Module 6: Developing a Lesson Plan
This module will provide you with basic ideas on how to prepare and develop a lesson plan.
What is a Lesson Plan?
A lesson plan provides you with a framework or structure to use when tutoring or teaching a lesson. A lesson plan focuses activities on learning goals or content standards. Your program coordinator may already have a variety of prepared lesson plans or may refer you to USCIS lesson plans. If you need to develop a lesson plan, review the ten basic steps below.
Why Should I Develop and Use Lesson Plans?
Developing a lesson plan will help you decide how you will teach a lesson. You can set goals listing what you want to accomplish and identifying what content and activities to present. Using a lesson plan will help you teach in a planned and organized manner.
How Much Time Does It Take to Develop a Lesson Plan?
As a general rule, plan for an hour to prepare for each hour of instruction. You may need more time to prepare a lesson if you are unfamiliar with the content. The amount of time you need will also depend on the learners’ skill level and the difficulty of the skills and knowledge needed to learn the content. The preparation time may decrease as you become more experienced with planning lessons.
How Do I Develop a Lesson Plan?
Here are some basic steps for developing a lesson plan:
Get a pen and piece of paper and any materials you may need, such as a textbook if you are using a textbook.
Write down the date, class level, and amount of time for the lesson.
Determine the skills and content learners need to acquire. Make note of this information.
Identify the goal for the lesson.
Define the objectives you need to meet the goal.
Determine how to measure whether the goal and objectives have been attained.
Consider what materials you will need.
Find activities that relate to the topic you plan to teach.
Determine the time required for the overall lesson as well as for each activity.
Plan more activities than you think you might need. Always plan additional activities because sometimes an activity does not take as long as you may have anticipated or there may be extra time at the end of class.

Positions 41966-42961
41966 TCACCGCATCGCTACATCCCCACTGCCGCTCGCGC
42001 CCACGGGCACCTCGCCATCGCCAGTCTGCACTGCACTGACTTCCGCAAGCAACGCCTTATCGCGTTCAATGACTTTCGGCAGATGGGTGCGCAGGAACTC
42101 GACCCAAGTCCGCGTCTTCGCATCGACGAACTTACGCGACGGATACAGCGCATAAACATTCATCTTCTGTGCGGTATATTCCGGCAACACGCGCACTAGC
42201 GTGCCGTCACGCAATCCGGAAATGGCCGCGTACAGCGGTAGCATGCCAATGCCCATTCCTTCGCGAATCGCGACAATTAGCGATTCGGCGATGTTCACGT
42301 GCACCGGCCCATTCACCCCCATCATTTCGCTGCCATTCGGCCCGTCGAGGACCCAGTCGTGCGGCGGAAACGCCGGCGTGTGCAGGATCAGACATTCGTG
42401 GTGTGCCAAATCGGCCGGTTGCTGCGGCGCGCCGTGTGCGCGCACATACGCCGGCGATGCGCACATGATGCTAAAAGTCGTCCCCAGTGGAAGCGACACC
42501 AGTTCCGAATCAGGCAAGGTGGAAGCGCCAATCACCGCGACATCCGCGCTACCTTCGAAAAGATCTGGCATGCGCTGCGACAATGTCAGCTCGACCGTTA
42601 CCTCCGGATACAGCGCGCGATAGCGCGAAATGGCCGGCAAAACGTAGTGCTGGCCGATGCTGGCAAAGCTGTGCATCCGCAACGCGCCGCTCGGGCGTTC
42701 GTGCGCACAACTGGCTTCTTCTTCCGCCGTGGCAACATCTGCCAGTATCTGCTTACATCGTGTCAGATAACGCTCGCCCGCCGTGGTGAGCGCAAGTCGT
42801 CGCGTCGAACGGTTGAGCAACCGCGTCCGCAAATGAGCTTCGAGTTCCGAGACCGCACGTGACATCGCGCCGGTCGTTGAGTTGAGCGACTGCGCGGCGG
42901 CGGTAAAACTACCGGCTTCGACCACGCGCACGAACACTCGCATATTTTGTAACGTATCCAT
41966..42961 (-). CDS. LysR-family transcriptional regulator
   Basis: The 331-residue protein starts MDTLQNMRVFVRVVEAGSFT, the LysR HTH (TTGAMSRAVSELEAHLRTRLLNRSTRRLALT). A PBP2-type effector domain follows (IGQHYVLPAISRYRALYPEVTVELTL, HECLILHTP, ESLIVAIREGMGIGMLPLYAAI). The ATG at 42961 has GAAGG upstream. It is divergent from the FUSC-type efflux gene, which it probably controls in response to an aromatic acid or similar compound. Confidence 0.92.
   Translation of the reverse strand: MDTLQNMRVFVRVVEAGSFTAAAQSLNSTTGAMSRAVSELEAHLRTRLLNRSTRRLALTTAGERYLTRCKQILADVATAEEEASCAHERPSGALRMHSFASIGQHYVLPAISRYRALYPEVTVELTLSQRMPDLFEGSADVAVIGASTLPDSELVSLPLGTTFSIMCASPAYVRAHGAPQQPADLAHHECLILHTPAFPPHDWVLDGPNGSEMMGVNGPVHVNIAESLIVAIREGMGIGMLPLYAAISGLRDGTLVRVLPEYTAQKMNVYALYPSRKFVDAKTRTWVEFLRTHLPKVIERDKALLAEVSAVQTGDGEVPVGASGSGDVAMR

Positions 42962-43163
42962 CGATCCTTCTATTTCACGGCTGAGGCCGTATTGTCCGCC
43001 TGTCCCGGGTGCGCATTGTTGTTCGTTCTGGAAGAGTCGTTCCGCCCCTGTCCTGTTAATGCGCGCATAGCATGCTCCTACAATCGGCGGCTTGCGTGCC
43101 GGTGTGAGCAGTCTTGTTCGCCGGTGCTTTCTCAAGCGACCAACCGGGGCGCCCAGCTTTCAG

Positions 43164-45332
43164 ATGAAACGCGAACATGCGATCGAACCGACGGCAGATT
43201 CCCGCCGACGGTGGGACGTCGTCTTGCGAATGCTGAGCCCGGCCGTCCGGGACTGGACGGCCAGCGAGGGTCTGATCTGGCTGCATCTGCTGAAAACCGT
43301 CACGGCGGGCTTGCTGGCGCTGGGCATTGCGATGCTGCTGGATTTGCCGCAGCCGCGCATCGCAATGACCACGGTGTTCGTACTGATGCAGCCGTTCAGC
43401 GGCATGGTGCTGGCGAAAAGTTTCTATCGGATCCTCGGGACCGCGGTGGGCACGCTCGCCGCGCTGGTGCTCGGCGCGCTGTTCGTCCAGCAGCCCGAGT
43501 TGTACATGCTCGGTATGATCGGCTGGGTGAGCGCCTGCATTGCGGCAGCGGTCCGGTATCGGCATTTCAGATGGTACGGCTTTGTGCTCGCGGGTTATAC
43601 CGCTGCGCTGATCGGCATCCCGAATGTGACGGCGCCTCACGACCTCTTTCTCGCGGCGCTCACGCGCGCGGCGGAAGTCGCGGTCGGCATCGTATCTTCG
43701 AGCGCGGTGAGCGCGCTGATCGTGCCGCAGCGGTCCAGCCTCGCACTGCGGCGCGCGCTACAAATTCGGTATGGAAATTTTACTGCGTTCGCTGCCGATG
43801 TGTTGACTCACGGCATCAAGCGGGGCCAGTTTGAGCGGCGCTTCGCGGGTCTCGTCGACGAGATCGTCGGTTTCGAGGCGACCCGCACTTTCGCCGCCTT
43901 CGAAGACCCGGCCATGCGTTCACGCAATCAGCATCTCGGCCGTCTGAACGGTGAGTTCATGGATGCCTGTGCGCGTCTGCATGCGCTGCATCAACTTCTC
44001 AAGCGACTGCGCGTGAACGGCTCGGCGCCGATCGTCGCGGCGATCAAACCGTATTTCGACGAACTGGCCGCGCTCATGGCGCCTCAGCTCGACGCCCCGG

After you complete these steps, write down how you will present the lesson. Use the bullets below to guide you.
Start the lesson with an activity that introduces the topic to the learners.
Then, be sure to pre-teach new vocabulary learners will encounter during the lesson.
Next, try to make the content for the lesson as interesting as possible by incorporating several different activities for the learners to complete. The activities should allow learners to practice and acquire the new information.
Then, check to see if the learners understand the new material. You may need to go over the main points of the content that was covered.
Consider assigning homework on the content.
End the lesson by reviewing the content.
How Do I Know if the Lesson Plan Worked?
Remember that a lesson plan is your guide to teaching a lesson. An important part of developing a lesson plan is assessing whether the lesson worked. Ask the following questions:
Did you match the new information and supporting materials to the learners’ skill level? Did any of the learners struggle with the information? What could you have done differently?
Did you use activities that matched the skill level of the learners? Did any of the learners have difficulty understanding or completing the activities? What could you have done differently?
Did you plan enough activities for the lesson? Was there enough time for each activity? What could you have done differently?
As you answer the questions listed above and other questions that arise as you assess the outcome of the lesson, make notes and incorporate the changes into the lesson plan.
This module was designed to provide you with information on how to prepare and develop a lesson plan. Make sure to plan more activities than you think you may need. Always assess the lesson and change your lesson plan based on your assessment.